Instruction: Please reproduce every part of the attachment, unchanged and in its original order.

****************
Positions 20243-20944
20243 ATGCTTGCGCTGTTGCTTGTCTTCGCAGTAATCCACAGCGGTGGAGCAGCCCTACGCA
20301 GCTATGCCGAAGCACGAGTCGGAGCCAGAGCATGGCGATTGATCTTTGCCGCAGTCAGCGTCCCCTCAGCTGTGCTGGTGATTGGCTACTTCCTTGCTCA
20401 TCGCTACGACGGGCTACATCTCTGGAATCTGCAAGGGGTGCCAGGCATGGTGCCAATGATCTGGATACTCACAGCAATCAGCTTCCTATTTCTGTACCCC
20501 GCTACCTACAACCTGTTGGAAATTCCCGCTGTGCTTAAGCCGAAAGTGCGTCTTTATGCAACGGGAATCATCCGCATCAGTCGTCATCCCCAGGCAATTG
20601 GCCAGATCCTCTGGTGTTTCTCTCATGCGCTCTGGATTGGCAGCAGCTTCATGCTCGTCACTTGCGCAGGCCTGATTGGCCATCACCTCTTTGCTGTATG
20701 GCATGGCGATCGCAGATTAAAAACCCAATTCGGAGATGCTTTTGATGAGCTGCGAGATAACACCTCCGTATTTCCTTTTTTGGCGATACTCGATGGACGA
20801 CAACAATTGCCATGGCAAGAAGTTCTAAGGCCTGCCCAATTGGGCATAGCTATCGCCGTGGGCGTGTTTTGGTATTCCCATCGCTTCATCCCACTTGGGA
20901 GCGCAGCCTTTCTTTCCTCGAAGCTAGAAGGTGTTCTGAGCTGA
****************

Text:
Positions 20243-20944
20243 ATGCTTGCGCTGTTGCTTGTCTTCGCAGTAATCCACAGCGGTGGAGCAGCCCTACGCA
20301 GCTATGCCGAAGCACGAGTCGGAGCCAGAGCATGGCGATTGATCTTTGCCGCAGTCAGCGTCCCCTCAGCTGTGCTGGTGATTGGCTACTTCCTTGCTCA
20401 TCGCTACGACGGGCTACATCTCTGGAATCTGCAAGGGGTGCCAGGCATGGTGCCAATGATCTGGATACTCACAGCAATCAGCTTCCTATTTCTGTACCCC
20501 GCTACCTACAACCTGTTGGAAATTCCCGCTGTGCTTAAGCCGAAAGTGCGTCTTTATGCAACGGGAATCATCCGCATCAGTCGTCATCCCCAGGCAATTG
20601 GCCAGATCCTCTGGTGTTTCTCTCATGCGCTCTGGATTGGCAGCAGCTTCATGCTCGTCACTTGCGCAGGCCTGATTGGCCATCACCTCTTTGCTGTATG
20701 GCATGGCGATCGCAGATTAAAAACCCAATTCGGAGATGCTTTTGATGAGCTGCGAGATAACACCTCCGTATTTCCTTTTTTGGCGATACTCGATGGACGA
20801 CAACAATTGCCATGGCAAGAAGTTCTAAGGCCTGCCCAATTGGGCATAGCTATCGCCGTGGGCGTGTTTTGGTATTCCCATCGCTTCATCCCACTTGGGA
20901 GCGCAGCCTTTCTTTCCTCGAAGCTAGAAGGTGTTCTGAGCTGA